Fifty-two years to the day (on 18 May 1965), the Israeli spy Eli Cohen was hanged in Marjeh Square, Damascus, Syria.
He was only 40, and had left an anguished wife, Nadia, and three children back in Israel while he fulfilled his mission, penetrating the highest echelons of the Syrian regime. His body was never returned to his family and his exact place of burial is unknown.
The intelligence that Cohen gathered in Syria between 1962-65 was probably the single most important factor in bringing about Israel's victory during the Six Day War. For instance, he collected intelligence on the Syrian fortifications there.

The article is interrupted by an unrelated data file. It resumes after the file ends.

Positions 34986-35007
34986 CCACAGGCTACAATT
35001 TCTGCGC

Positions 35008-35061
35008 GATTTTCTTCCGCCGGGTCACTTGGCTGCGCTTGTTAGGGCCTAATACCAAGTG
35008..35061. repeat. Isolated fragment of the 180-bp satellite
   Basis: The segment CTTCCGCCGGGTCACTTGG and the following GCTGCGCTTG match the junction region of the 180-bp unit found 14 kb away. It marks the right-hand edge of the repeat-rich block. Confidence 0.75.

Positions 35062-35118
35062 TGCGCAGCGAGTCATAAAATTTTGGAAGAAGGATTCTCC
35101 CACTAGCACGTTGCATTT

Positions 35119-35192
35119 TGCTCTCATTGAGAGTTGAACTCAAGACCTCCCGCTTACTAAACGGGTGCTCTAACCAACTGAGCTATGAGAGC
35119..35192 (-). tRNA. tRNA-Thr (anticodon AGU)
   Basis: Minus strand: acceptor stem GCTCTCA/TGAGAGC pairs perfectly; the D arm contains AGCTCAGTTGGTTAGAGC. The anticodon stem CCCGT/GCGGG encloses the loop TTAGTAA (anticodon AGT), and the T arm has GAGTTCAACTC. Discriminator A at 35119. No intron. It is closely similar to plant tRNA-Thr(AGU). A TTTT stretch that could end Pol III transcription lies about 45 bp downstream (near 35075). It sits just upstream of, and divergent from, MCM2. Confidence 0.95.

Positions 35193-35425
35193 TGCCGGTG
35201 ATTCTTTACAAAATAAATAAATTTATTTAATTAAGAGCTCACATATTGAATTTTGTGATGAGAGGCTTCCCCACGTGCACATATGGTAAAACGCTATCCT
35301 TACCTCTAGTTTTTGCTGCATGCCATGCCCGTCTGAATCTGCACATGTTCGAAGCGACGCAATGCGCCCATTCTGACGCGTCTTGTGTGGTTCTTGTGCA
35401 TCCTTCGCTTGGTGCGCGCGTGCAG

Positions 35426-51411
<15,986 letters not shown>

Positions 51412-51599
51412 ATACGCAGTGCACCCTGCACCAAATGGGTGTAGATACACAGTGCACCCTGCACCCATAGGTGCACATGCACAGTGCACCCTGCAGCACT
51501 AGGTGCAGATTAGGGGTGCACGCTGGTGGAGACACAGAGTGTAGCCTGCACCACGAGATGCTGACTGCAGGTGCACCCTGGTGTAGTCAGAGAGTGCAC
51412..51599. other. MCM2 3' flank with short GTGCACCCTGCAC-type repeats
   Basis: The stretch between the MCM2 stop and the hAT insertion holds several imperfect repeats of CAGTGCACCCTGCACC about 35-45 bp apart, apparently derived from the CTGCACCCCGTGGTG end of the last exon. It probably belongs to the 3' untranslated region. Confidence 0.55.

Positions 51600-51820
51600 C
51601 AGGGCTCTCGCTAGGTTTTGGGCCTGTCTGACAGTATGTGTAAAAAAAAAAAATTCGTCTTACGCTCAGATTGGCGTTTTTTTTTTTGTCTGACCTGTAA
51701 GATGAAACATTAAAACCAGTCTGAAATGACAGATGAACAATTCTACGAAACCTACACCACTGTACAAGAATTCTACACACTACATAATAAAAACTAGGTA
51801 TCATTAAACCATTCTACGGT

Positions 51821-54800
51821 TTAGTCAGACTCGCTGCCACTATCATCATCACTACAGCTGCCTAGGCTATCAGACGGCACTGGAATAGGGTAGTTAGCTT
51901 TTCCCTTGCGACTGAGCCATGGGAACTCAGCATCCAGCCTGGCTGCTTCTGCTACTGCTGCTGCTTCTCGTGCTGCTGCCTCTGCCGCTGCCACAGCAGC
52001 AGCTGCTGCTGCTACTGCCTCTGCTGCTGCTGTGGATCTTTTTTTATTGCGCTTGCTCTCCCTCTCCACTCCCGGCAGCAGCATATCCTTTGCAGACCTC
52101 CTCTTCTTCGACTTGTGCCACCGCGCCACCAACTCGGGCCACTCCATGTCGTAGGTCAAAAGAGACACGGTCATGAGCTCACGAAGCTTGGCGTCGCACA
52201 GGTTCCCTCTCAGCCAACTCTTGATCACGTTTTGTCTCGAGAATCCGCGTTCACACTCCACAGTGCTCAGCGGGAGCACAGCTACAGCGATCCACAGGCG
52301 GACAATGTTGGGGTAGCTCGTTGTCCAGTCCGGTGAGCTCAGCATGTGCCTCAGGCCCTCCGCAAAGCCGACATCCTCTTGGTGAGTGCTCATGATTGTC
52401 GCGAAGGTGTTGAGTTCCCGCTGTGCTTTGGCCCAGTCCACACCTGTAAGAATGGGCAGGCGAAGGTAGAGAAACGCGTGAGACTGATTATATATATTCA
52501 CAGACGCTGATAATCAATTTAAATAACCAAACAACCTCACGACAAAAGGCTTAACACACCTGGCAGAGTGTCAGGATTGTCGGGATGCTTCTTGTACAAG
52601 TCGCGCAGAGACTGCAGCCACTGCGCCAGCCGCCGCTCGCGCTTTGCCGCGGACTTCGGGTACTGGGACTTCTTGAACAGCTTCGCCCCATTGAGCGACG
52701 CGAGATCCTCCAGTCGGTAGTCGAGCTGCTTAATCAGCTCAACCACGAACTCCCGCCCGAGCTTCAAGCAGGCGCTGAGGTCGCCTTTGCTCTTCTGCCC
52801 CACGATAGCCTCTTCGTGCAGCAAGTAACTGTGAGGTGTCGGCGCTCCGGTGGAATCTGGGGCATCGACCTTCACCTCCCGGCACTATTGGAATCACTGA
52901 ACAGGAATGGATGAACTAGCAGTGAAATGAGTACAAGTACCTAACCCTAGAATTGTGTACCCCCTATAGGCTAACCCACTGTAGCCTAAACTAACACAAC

Feigning sympathy for the soldiers exposed to the sun, Cohen had trees planted at every position. The trees were used as targeting markers by the Israeli military during the war and enabled Israel to capture the Golan Heights in two days with relative ease.
The Association of Jews from Egypt dedicated the first day of their Congress last week to a tour of the Golan Heights in memory of the Egyptian-born spy of Aleppan origin who came to Israel in 1956. Delegates followed the Eli Cohen Route. There are seven monuments dedicated to him on the Golan Heights. The Heights were then in Syria and following the Six Day War were annexed by Israel.
Here and here are two 30-second videos of the Golan Heights tour.
Egyptian Jews resettled refugees from Nazi Germany
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